Review: The Cartographer

tl;dr: start from the beginning of this series for a wallop of a finish

The Story:

I have found that even when a series of romance novels tends to be a collection of “standalones”, reading previous books is an asset to the enjoyment of all followups. The books build on each other, creating a universe of world-building in a small section of the world, introducing people, places, and a sensibility that carries through to the rest of the books.

So while The Cartographer is a fantastic book, with a solid arc for both characters, a rich world, and sexy smut, there’s something missing for someone that begins reading a series from the final book. However, this book is simply fantastic, and I will be going back to read the previous 5.

This book is about Rey, who I gather is sort of the linchpin to the group of people that comprise the series. He appears to be the one person that brings them all together, and so there’s a history to the relationships that precede this book. I was able to follow it, no problem, but I can’t help but think it would have been more meaningful and poignant if I’d had all of that backstory to go with it. Rey is the type of person who feels that he needs to help others, to the detriment of his own happiness. So he fights against his relationship with Allie Hart until he can’t. It’s hard to describe the plot in a way that gives justice to the highs and lows. Rey grooms Allie into the perfect submissive, intending to push him to move on to someone else once their relationship has run its course. But that doesn’t work out as planned.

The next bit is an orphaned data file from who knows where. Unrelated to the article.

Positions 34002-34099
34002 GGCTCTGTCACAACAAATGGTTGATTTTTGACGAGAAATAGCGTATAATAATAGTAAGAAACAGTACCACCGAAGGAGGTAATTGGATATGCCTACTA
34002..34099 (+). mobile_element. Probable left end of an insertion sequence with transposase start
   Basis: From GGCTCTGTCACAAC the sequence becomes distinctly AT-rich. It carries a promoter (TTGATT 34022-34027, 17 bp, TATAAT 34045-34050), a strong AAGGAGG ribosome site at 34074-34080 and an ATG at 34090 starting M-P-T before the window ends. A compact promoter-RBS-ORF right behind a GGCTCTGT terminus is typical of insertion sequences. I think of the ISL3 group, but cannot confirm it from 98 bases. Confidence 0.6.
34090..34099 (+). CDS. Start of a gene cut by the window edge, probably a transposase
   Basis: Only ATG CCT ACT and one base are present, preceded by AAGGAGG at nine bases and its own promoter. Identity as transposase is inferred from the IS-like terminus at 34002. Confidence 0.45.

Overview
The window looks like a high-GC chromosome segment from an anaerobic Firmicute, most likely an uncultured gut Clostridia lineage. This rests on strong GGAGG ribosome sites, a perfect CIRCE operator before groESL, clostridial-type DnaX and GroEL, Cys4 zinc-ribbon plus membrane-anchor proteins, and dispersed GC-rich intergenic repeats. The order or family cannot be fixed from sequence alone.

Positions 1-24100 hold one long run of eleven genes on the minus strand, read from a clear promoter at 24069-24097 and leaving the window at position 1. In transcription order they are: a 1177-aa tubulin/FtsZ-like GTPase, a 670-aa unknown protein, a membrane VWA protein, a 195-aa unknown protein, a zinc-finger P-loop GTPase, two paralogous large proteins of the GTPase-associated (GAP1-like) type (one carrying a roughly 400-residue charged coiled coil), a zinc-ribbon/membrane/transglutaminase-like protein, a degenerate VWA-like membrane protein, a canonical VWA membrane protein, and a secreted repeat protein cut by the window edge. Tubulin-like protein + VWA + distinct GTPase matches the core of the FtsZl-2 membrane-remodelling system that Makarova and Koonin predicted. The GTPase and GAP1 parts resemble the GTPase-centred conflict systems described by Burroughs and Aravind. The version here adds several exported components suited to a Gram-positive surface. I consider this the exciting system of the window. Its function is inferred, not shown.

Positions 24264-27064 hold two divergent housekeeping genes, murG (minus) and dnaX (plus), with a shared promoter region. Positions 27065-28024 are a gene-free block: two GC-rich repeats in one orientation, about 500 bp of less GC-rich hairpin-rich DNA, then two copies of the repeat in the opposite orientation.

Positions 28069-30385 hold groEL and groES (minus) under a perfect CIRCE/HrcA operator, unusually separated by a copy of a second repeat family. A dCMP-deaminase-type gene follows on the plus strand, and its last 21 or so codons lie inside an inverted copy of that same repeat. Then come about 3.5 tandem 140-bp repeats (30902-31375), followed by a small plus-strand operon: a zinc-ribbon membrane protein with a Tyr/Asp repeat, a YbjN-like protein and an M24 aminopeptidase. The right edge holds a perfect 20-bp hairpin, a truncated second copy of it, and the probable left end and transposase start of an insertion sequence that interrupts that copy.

This book is character driven. There is a deep dark secret, but it’s well-plotted. I’m unsure if Rey’s secret is revealed in earlier novels, but there was enough of a thread to go on to make the reveal not seem cheesy or overplayed.

Technical Elements:

Using both first person and present tense is a feat, but Tamsen Parker hits it out of the park. Home run. Kudos. Accolades. People, this is good writing. I can definitely see it not being for everyone, and it kind of pushed me out of my comfort zone a lot. First, it’s male/male, which I don’t typically read. It’s also very heavily BSDM, as Rey is a sadist. There’s a lot of heavy kink, which can be offputting to some readers. But the prose is magnificent.

Final Thoughts:

There was a lot going on in this book, and I have to reiterate again that I think it would have been likely more of an impact if I’d followed the journey of all the characters from book one, which I highly recommend to anyone else considering this book. If the other books are even a fraction as well written as this, then I think it will be a treat to all.

This book doesn’t look like it’s available at your local library, so keep an eye here for that to change, or purchase from your favorite retailer.

Looking for more sadists? You can’t go wrong with Søren from Tiffany Reisz’s Original Sinners books. Start with The Siren.


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